You may find that a longer term is better for your budget. If your loan is spread out over a longer time period, you’ll have lower monthly payments, which could free up money for other spending or financial priorities. This can make sense if you’re taking out a significant amount for a project like remodeling your home, for example.

However, the longer the loan, the more you’ll end up paying in interest. This is the balance you want to strike as you consider your term.

Another important thing to know is that if you sell your house, you’ll have to pay back the home equity loan immediately.

Cash-out refinancing

If you’re looking to pay back the loan over a term of longer than 15 years, you might want to consider a cash-out refinance, which may have a loan term as long as 30 years. A cash-out refinance is when you take out a new home loan for more than you owe on your current mortgage. You then get the difference in cash to use mostly at your discretion. After you close on the loan, you will pay off the new mortgage according to the new terms and monthly payment amounts.

To be approved for a cash-out loan, you must have equity built up in your home to qualify. Your lender will also look at your credit score to determine if you’re creditworthy enough to pay back the loan. In addition, they’ll consider your debt-to-income (DTI) ratio, which is your total monthly debt payments divided by your monthly gross income. This shows that you can afford the monthly payments.

Another important factor is the loan-to-value (LTV) ratio. This is the ratio between the value of your home and the value of the loan. You won’t qualify for a loan that exceeds a certain share of the value of your home.

You may find that a cash-out refinance is a better option than a home equity loan because you can have a longer loan term. You’ll benefit from having your payments spread out over a longer time frame, making each payment more manageable. In addition, you may benefit if you can get a lower interest rate on the refinancing than you had on your original mortgage. It wouldn’t make sense to do a cash-out refinance if your interest rate will be a lot higher.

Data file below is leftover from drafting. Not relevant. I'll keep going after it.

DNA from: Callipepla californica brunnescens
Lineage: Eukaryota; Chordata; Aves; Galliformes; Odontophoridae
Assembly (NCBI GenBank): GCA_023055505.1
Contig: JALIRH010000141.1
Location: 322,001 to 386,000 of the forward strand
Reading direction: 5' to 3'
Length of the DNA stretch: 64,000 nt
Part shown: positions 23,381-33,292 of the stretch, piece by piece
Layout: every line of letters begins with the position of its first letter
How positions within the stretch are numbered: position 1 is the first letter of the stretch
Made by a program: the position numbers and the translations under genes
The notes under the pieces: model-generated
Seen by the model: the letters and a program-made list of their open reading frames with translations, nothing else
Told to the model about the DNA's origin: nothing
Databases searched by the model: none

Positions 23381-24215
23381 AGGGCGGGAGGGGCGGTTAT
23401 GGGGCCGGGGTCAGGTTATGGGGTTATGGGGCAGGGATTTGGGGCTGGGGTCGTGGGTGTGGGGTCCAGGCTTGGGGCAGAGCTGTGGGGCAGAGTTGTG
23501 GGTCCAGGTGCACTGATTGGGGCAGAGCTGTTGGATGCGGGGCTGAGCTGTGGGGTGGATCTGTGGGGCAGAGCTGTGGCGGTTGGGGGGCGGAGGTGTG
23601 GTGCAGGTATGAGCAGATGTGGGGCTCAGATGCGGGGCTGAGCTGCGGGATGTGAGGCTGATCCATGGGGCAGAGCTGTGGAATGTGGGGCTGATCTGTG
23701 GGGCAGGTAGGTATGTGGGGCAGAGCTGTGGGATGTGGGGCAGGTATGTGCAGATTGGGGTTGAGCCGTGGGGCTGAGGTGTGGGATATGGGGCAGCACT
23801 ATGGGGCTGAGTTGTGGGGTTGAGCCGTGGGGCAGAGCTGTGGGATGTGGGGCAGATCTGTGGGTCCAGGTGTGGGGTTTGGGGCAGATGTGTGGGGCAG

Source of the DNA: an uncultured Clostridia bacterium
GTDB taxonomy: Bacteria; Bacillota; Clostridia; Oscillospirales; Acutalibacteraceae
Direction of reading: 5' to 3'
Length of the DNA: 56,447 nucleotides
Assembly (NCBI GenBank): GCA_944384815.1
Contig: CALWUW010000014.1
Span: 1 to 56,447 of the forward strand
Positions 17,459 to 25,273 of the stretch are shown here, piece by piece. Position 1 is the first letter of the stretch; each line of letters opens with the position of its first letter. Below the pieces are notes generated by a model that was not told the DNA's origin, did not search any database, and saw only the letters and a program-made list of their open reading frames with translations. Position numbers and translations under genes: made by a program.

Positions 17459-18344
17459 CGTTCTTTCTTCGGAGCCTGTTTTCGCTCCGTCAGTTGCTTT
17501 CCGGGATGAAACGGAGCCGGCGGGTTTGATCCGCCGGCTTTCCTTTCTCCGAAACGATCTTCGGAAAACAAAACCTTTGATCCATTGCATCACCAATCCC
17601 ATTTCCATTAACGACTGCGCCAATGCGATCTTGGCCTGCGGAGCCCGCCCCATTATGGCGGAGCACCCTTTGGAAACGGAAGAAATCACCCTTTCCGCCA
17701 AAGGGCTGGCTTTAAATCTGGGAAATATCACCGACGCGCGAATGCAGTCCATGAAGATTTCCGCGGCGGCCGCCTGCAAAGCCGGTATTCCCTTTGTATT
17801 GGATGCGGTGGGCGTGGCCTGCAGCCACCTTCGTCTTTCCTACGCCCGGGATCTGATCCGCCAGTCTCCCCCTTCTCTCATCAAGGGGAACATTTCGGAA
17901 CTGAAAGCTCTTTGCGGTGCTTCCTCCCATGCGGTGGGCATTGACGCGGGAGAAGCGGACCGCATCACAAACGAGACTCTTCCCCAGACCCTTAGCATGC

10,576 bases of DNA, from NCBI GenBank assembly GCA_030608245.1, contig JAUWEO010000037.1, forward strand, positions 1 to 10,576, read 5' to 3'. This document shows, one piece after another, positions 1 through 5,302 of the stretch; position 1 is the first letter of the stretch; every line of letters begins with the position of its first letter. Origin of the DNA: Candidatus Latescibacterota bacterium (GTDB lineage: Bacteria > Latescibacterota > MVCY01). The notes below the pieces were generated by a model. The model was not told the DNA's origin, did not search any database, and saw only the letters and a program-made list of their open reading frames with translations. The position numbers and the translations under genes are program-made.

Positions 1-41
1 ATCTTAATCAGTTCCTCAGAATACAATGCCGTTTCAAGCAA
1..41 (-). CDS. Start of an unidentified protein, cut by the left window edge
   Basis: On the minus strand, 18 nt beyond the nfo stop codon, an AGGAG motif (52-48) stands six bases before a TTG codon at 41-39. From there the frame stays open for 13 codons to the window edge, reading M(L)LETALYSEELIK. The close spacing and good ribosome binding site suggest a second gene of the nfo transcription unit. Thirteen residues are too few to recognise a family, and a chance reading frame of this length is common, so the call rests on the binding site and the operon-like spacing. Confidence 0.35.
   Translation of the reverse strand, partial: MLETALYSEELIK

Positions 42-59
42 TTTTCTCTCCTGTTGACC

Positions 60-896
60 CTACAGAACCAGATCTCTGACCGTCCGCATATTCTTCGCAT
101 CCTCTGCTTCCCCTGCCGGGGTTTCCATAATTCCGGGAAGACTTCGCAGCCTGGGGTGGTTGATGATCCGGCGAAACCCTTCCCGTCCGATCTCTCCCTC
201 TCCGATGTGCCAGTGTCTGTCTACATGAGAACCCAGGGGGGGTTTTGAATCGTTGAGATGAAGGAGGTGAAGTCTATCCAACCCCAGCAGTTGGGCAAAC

However, it’s important to consider the potential downsides of refinancing. Since you’re taking out a new mortgage, you’ll face closing costs higher than you would with a home equity loan. You’ll also want to know how much equity you’d be left with on your property. If the refinancing leaves you with less than 20% equity, you may have to buy private mortgage insurance, or PMI.

Conclusion

Home equity loans can be a good tool if you’re looking for a lump sum of money to complete a major project or pay off credit card balances. However, it’s important to be sure you’re not tapping into your home’s equity without having a strong financial plan to pay back the loan.

Part of that planning process will include considering the length of the loan. Choosing the right length will ensure you have manageable monthly payments while not paying more than you need to on interest.

If you opt for cash-out refinancing, do your research to make sure it’s the best option for your situation. No matter whether you choose a home equity loan or cash-out refinancing, be sure to shop around to make sure you’re getting your best interest rate.

Using your home’s equity to secure a loan can be a smart financial decision, provided you go about it wisely. Choosing the right loan term for your budget is an important part of this decision. By doing your homework and considering all your options, you can rest assured you’re making savvy decisions for your financial future.